Christian bakers to appeal ‘gay cake’ case to Supreme Court
Bakery owners who claimed it would be ‘sinful’ to make a gay cake are to press ahead with an appeal to the Supreme Court, after losing their legal battle.
The owners of Ashers Bakery in Belfast were found guilty of unlawful discrimination based on sexual orientation and political or religious grounds, after the company in Newtownabbey, Northern Ireland refused to bake a cake showing the message ‘Support Gay Marriage’ above an image of Sesame Street’s Bert and Ernie.
The owners have repeatedly gone to court to challenge the Equality and Human Rights Commission,with financial and legal help from the anti-LGBT Christian Institute.
The Court of Appeal had dismissed the appeal from Daniel and Amy McArthur, who claimed in their appeal that God considers it a sin to make cakes with pro-gay messages on.
After being denied leave to appeal by senior judges in Belfast this week, the McArthur family’s are expected to petition the Supreme Court directly.
The pair’s challenge had insisted that the alleged discrimination was against the message on the cake, and not the person buying it.
Last month, Northern Ireland’s Lord Chief Justice Sir Declan Morgan ruled: “The fact that a baker provides a cake for a particular team or portrays witches on a Halloween cake does not indicate any support for either.”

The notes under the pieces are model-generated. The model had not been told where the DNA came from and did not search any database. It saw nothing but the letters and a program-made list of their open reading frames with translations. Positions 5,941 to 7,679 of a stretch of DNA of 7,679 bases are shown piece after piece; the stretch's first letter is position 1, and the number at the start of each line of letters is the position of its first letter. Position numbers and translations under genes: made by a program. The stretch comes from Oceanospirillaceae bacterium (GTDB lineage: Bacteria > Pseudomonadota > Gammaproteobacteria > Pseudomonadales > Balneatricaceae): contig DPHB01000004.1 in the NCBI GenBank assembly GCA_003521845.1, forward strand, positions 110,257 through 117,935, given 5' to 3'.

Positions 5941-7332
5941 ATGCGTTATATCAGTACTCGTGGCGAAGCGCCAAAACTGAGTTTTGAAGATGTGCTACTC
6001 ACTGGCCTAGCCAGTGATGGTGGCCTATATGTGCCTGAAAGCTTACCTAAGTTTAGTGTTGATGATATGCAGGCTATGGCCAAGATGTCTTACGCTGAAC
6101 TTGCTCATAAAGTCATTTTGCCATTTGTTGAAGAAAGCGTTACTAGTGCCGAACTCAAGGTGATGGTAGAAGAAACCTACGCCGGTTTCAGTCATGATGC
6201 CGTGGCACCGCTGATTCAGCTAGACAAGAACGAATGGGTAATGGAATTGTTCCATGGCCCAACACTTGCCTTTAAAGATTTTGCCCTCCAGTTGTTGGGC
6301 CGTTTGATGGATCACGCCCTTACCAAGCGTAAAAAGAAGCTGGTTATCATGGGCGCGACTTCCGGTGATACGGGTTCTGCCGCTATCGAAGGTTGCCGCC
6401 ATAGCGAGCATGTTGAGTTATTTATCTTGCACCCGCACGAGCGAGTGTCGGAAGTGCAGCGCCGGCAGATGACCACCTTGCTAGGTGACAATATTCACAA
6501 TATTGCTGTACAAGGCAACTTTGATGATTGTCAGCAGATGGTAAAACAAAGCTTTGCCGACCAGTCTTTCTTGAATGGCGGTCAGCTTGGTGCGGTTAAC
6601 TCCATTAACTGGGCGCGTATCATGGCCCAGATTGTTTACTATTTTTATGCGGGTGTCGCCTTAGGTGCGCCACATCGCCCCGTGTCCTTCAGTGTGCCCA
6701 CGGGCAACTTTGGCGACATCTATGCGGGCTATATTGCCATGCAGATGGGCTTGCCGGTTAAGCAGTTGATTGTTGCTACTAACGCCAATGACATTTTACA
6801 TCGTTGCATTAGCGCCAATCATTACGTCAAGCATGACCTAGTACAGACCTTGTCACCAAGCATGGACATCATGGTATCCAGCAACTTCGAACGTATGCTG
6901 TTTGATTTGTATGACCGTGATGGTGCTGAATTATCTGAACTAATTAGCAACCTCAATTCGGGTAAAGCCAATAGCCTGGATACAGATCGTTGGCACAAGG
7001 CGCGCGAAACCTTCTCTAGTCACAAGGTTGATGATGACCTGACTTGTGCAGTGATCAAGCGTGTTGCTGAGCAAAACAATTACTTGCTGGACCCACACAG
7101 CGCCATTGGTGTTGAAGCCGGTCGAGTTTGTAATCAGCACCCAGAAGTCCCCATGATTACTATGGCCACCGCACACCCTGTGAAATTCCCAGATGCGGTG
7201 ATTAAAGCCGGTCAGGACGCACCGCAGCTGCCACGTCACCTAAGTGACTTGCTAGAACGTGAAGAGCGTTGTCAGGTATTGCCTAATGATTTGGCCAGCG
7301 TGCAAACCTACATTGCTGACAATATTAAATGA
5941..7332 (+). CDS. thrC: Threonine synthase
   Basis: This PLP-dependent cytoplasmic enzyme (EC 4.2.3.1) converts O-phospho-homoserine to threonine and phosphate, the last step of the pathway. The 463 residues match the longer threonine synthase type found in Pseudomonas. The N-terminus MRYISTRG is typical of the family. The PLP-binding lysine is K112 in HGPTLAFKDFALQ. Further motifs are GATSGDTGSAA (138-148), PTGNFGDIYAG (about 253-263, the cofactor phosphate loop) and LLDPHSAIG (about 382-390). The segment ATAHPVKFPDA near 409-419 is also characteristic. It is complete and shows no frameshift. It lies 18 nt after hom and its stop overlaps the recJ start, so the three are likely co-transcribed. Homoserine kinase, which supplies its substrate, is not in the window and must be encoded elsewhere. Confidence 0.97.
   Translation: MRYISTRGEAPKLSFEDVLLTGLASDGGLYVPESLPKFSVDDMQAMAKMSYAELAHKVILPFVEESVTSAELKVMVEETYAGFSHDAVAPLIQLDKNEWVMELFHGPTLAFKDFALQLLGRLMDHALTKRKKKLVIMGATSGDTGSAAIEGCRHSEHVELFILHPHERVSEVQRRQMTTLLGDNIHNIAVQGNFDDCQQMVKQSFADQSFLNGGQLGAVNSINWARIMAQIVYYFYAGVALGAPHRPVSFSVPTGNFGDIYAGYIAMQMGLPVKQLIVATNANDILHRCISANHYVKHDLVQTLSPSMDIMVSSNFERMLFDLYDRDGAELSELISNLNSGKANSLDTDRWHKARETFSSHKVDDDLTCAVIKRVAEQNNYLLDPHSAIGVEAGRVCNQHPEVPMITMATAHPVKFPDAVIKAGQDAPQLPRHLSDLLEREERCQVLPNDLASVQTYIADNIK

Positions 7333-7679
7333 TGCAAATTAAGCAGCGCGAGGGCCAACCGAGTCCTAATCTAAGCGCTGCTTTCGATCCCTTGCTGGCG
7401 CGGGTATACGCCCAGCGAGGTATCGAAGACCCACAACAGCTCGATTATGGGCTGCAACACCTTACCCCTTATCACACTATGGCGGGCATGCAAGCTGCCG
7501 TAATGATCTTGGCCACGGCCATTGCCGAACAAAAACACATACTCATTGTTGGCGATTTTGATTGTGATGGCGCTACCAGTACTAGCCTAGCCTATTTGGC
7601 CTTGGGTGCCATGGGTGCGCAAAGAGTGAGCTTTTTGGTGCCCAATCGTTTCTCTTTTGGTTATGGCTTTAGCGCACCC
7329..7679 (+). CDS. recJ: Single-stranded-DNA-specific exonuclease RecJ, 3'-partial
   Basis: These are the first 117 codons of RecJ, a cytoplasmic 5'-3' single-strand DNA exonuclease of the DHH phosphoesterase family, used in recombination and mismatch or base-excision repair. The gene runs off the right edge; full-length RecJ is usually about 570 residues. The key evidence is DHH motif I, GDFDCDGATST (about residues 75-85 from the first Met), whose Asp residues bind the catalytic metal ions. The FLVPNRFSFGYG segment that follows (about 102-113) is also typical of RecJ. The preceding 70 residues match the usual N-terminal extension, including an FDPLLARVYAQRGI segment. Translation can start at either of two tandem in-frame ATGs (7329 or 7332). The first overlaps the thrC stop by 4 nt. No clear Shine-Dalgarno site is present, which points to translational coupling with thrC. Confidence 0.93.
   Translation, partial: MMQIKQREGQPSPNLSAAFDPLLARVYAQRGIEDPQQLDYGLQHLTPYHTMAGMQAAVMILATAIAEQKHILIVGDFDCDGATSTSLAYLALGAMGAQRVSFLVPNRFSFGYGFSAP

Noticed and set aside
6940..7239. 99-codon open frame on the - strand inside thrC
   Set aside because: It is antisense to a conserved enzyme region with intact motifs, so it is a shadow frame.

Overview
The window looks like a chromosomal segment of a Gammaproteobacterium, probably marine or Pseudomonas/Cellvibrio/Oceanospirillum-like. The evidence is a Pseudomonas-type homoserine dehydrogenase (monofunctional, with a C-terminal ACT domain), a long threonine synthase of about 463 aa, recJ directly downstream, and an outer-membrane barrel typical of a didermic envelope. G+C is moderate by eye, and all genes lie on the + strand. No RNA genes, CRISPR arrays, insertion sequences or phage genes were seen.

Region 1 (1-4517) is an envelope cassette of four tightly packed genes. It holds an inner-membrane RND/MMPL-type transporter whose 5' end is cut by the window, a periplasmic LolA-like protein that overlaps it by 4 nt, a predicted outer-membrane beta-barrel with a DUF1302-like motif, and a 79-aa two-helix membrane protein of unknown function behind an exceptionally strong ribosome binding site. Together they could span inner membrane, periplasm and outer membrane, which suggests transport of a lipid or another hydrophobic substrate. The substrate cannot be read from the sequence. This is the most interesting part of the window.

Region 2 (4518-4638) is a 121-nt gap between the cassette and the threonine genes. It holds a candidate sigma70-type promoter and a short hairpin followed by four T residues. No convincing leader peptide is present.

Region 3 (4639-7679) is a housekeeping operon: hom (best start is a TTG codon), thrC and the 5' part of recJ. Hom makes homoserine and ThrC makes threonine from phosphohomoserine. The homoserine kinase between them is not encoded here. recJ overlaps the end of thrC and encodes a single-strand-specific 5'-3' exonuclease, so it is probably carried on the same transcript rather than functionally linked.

The judgement continues: “Counsel for the appellants [claimed] that a protected characteristic could not be established by a difference in treatment in respect of a message on a cake.
“We do not accept this. The benefit from the message or slogan on the cake could only accrue to gay or bisexual people.
“The appellants would not have objected to a cake carrying the message ‘Support Heterosexual Marriage’ or indeed ‘Support Marriage’.
“We accept that it was the use of the word “Gay” in the context of the message which prevented the order from being fulfilled. The reason that the order was cancelled was that the appellants would not provide a cake with a message supporting a right to marry for those of a particular sexual orientation.
“This was a case of association with the gay and bisexual community and the protected personal characteristic was the sexual orientation of that community. Accordingly this was direct discrimination.”